George Dietz was one of 10 Sarasota lawyers recognized as a Legal Legend by the Sarasota County Bar Association in 2013.
The architects of the Williams Parker Harrison Dietz & Getzen law firm office addressed a unique challenge when they built the downtown Sarasota complex in 1976: make a separate, but easy-to-access, space for George Dietz’s records and files.
They succeeded — sort of. Williams Parker partner Dan Bailey says there was something like a long and narrow walk-in closet right behind Dietz’ office, with ample space. “But he filled that one up real quick, too,” says Bailey, who, like others at Williams Parker, would often walk into Dietz’s office and be overwhelmed with the foot-long stacks of papers.
“It wasn’t that he was disorganized,” adds Bailey. “He had a visual filing system. He would never let his assistant file anything. He wanted to be able to get at it.”
An attorney who specialized in real estate development, Dietz had a lot to get at in some 60 years at Williams Parker, which added his name as a partner in 1958. Dietz died June 21 while a resident of Aravilla Memory Care in Sarasota. He was 91.
Dietz was the lead attorney on some of Sarasota’s most notable projects, often seeking approval from one of three panels of commissioners — the city of Sarasota, Sarasota County and Longboat Key. The list of projects he steered through development include the acquisition of property and rezoning of The Meadows by Taylor Woodrow; Arvida on Longboat Key; and both Bay Isles and the Longboat Key Club.
More than development success, Bailey recalls fondly how Dietz handled the process side of a development argument. “It was like watching art being created,” says Bailey. “He was so lofty, eloquent and formal. It was as if he was arguing before the Florida Supreme Court.”
Dietz was born in St. Petersburg. An Eagle Scout and University of Florida Law School graduate, Dietz entered the U.S. Marine Corps in 1951. He was sent with the 1st Marine Division to Korea, according to his official obituary, where he was a platoon leader and then later reassigned as defense counsel for court martials. Military service was a wide-ranging family trait: his brother Bill was in the Navy, brother Peter in the Air Force and brother John in the Army.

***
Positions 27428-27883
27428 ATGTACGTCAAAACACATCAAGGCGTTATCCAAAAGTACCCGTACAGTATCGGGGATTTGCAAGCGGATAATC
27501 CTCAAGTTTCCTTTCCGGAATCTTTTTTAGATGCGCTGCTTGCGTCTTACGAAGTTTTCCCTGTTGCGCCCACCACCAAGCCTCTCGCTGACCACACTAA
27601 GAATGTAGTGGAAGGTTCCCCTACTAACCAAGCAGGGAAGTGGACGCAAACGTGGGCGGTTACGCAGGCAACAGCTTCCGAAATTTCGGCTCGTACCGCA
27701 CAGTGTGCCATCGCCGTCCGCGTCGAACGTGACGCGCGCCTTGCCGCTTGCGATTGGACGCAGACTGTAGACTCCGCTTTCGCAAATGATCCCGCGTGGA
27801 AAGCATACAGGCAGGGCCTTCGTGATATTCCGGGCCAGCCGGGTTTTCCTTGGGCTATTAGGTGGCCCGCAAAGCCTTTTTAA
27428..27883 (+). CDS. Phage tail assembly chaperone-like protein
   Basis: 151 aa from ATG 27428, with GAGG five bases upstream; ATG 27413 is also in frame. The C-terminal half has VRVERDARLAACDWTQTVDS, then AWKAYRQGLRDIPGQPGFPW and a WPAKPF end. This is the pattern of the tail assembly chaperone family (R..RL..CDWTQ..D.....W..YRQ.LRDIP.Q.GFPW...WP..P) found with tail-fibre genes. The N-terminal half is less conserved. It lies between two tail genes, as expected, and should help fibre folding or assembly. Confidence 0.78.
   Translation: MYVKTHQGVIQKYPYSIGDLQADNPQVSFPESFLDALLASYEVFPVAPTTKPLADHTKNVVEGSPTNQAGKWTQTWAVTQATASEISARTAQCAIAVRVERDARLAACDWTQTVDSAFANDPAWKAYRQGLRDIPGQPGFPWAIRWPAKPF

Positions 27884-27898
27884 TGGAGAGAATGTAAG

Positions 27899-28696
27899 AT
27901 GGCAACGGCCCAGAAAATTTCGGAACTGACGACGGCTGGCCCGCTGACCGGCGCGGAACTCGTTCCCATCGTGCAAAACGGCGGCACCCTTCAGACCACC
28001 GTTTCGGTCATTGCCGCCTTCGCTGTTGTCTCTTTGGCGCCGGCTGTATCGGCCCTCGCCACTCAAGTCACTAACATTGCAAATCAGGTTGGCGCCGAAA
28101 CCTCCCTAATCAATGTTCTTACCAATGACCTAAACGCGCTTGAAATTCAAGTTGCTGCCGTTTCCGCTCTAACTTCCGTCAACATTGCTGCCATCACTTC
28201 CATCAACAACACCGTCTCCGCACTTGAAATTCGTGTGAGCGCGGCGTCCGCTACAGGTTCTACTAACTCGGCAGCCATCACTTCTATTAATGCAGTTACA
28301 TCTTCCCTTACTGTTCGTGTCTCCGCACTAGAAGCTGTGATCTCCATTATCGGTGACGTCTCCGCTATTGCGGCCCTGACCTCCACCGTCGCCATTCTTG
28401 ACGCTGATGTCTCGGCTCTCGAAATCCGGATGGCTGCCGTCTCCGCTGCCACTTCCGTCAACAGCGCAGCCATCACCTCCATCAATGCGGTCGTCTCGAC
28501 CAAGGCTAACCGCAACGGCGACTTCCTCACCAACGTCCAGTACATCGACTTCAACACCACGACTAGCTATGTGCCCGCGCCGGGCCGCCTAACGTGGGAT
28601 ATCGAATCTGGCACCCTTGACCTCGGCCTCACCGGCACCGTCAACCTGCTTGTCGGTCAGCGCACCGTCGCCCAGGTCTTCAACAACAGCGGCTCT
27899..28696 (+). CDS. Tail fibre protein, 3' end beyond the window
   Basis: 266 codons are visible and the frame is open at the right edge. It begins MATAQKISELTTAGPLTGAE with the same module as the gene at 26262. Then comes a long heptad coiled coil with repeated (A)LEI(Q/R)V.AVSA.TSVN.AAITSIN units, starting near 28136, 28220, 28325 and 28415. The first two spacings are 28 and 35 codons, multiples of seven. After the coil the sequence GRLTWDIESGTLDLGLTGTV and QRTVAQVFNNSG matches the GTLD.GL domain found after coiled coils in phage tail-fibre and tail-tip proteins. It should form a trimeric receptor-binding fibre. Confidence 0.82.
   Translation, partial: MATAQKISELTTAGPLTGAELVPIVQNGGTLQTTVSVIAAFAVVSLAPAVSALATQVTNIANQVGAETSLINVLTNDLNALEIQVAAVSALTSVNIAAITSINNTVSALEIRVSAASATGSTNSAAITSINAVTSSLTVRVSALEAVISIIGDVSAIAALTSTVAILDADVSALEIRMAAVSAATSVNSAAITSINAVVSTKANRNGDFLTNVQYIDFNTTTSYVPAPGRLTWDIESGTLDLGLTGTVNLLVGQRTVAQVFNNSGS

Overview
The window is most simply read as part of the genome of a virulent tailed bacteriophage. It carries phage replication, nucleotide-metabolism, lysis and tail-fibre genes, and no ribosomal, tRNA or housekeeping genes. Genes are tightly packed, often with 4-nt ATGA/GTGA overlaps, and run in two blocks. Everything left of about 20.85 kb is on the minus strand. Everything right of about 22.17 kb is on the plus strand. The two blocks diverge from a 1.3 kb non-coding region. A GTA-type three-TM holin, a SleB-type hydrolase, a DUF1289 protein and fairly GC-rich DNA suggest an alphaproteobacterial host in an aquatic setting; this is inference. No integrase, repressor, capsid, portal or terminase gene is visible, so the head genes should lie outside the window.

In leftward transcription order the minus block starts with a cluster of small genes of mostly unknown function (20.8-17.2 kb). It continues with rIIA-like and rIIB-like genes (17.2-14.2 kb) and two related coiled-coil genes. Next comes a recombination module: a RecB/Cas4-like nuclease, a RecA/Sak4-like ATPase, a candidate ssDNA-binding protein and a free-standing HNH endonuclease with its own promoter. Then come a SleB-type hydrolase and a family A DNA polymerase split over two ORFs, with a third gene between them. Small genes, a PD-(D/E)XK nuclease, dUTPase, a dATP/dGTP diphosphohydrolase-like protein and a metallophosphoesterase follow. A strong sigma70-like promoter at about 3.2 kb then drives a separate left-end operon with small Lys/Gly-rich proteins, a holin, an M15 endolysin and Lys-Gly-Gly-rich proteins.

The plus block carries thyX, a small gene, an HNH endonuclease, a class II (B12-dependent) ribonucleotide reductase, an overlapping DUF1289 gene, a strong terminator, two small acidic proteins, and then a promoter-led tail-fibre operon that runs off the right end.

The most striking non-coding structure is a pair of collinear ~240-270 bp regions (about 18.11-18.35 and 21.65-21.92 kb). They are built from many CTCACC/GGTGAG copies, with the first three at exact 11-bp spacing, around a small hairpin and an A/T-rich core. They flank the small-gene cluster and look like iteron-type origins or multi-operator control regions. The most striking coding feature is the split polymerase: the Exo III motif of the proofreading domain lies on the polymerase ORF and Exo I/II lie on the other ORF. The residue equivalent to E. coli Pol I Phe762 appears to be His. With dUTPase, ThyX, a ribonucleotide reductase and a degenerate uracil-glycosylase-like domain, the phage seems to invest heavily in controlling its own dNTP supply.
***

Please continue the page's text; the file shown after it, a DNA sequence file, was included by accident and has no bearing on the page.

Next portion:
Back stateside, by 1955 Dietz was a practicing attorney. That’s when his college classmate Bill Harrison, who had also served with Dietz on the front lines in Korea, asked him to join a small firm in Sarasota as an associate. At the firm Dietz, in addition to cases, went on to mentor many young attorneys, including Bailey. Dietz also created transactional templates for deals the firm still uses today.
A managing trustee of the Sarasota County Law Library for over 35 years, Dietz was one of 10 Sarasota lawyers recognized as a Legal Legend by the Sarasota County Bar Association in 2013. “He was so accomplished,” Bailey says. “He was like the dean of real estate lawyers.”
Dietz was also involved in the legal and civic community for most his working life, doing so much, says Bailey, he had forgotten some. The list includes president of the Greater Sarasota County Chamber of Commerce; founding member of the United Way Foundation; and the Boys and Girls Clubs of Sarasota Foundation. Notably, in 1980, Dietz worked with Kay Glasser to create a nonprofit entity to purchase land for what’s now the Glasser-Schoenbaum Human Services Center. Dietz handled legal work for that project, pro-bono, for some 20 years.
Bailey kept in touch with Dietz and his wife, Fran, as his mentor’s health began to decline in recent years, and especially in the last six months. “He was a very fine boss, a very fine law partner,” says Bailey, “and a very fine friend.”